Indian wines seem to be charging ahead in terms of quality, branding and pricing, with Sula Chenin Blanc, Sauvignon Blanc, Cabernet Sauvignon and Merlot commanding premium over the ubiquitous Italian offers from Frescobaldi, as I discovered during my visit on Sunday to Hotel Oberoi’s Cecile property where wine prices are generally quite reasonable at all levels even though there is a virtual monoply of a single importer, as in other locations.
It looked like a misprint on the wine list when I read Pinot Grigio Danzante 2008 and Pater Sangiovese 2006 listed at an excellent Rs. 400 a glass (inclusive of sales tax-Rs.333 without it)-both quaffable wines from Marchesi de Frescobaldi, the Tuscan producer represented in India by Brindco. All wines from Sula- Chenin Blanc 2009, Sauvignon Blanc 2008, Cabernet Shiraz 2008 and Sartori Merlot 2007 were listed higher at Rs.420 a glass, as was the Sula Brut!
An informal chat with the sommelier at the bar confirmed what I had anticipated. Most expats look for an Indian wine in the hotel restaurants and Sula fits the bill quite well because of its strong branding. ‘Indians prefer ‘imported’ and are happy ordering the Frescobaldi, with a few ordering Kendall Jackson too.’ He informed me. Going by the theory that the expats don’t mind paying a bit extra to try out some Indian wine, the sommelier said that a couple of months ago the price of Sula had been increased from Rs.375 a glass to Rs.420. (Rs. 420! Sula should protest-Rs.415 or Rs.425 would have been more appropriate, no?)
Surprisingly, the restaurant wine list still shows Sula wines at Rs.375 a glass. Arguably, a rupee-conscious customer could legally get away with paying the lesser amount when he or she orders wine at the restaurant, till they get the new price list from the printer.
When coaxed a bit, the sommelier estimated wine consumption to be 80% by the expats and only 20% by the Indians-a rather disappointing proportion, which can be explained by the fact that the Indians mostly come with full and extended families (there were decidedly more children running around the lobby than adults of wine drinking legal age when I visited the hotel). A recent group visiting from UK had increased the wine sales to over 2 cases a day- a happy situation for Sula. (They ordered bottles of wine and gin and tonic only, said the sommelier with a smile).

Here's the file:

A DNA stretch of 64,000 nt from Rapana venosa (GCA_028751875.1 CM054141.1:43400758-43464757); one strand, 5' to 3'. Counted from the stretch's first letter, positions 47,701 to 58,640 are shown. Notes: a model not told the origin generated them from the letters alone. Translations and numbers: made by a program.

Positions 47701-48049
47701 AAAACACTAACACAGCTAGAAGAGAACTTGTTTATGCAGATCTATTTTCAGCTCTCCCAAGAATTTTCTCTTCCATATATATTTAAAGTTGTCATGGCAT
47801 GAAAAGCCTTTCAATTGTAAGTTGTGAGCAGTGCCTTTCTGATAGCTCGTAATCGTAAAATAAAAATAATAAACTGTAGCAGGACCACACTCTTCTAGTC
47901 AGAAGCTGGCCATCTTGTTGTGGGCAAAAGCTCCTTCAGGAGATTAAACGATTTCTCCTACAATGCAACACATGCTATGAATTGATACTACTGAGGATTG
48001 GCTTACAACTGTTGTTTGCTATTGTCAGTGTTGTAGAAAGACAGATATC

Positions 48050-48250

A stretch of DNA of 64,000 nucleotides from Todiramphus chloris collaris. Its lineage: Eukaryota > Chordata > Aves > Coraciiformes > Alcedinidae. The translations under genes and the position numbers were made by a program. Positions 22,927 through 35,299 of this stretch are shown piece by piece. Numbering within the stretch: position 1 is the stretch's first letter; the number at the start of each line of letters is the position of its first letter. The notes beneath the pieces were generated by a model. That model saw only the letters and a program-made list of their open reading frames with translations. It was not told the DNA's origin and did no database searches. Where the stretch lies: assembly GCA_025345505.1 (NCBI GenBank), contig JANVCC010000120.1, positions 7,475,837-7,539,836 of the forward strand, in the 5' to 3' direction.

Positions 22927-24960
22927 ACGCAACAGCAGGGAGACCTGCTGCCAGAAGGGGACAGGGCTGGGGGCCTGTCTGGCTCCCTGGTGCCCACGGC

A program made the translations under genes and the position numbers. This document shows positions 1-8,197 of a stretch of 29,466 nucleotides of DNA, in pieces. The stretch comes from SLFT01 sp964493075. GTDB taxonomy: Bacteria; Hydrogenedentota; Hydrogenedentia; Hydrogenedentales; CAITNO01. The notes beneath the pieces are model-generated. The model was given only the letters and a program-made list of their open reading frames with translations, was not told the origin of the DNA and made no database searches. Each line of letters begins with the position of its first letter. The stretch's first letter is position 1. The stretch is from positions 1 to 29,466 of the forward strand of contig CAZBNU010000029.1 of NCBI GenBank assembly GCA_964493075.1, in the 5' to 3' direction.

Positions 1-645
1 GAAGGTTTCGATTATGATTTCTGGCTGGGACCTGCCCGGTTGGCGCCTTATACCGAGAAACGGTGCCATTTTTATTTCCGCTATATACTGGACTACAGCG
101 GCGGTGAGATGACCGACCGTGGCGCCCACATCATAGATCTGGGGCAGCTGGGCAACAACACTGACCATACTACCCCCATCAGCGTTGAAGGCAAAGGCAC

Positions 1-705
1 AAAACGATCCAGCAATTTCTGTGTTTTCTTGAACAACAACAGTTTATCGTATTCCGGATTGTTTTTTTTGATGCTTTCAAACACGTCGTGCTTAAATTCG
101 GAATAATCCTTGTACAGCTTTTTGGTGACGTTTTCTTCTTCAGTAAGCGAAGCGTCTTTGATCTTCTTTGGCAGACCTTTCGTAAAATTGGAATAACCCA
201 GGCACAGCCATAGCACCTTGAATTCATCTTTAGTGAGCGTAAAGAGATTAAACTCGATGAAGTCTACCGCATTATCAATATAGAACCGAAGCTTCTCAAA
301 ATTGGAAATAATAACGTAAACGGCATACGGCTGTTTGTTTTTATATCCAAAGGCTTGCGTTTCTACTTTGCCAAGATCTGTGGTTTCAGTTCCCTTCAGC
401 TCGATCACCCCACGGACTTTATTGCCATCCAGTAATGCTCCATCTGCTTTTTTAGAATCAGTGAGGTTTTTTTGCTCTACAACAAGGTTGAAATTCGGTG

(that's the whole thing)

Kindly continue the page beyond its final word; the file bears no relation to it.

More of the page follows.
Of course, another important factor for higher price for Sula, he might not have factored in, could be the purchase price. Since the hotel finance departments constantly insist on the beverage ratios, the imported Italian wine might be costing less than Sula -with no customs duty and high excise duties to worry about in Himachal Pradesh than the Indian wine.
Kendall Jackson Vintner’s Reserve Pinot Noir at Rs. 2300 a bottle and Rs.460 a glass offer a very good alternative as does Chianti Ruffina Nipozzano at Rs.2500 a bottle- if 3 or more drink wine. If you are in a mood to splurge at a serious multi-course dinner, Stag’s leap Cabernet Sauvignon 2000 is an excellent value-for money wine at Rs.5000. The prices as generally at all Oberoi properties, include VAT which happens to be a reasonable 13.75% in Himachal Pradesh unlike in Delhi where it is 20% to support a splurging government.
The imported wine list consists mostly Brindco imports (oh-that party spoiler Moet Chandon!), but apparently the minority partner in Grover Vineyards has not been able to touch Sula which has practically all its premium labels sold in North India-sans Dindori in the wine list.
Hopefully, the hoteliers elsewhere in India servicing a significant foreign clientele will take a cue from the marketing strategy of this property of Oberoi Hotels and make sure they come out of their snobbery and offer some decent Indian wines-Sula and Grover being only a couple of choices.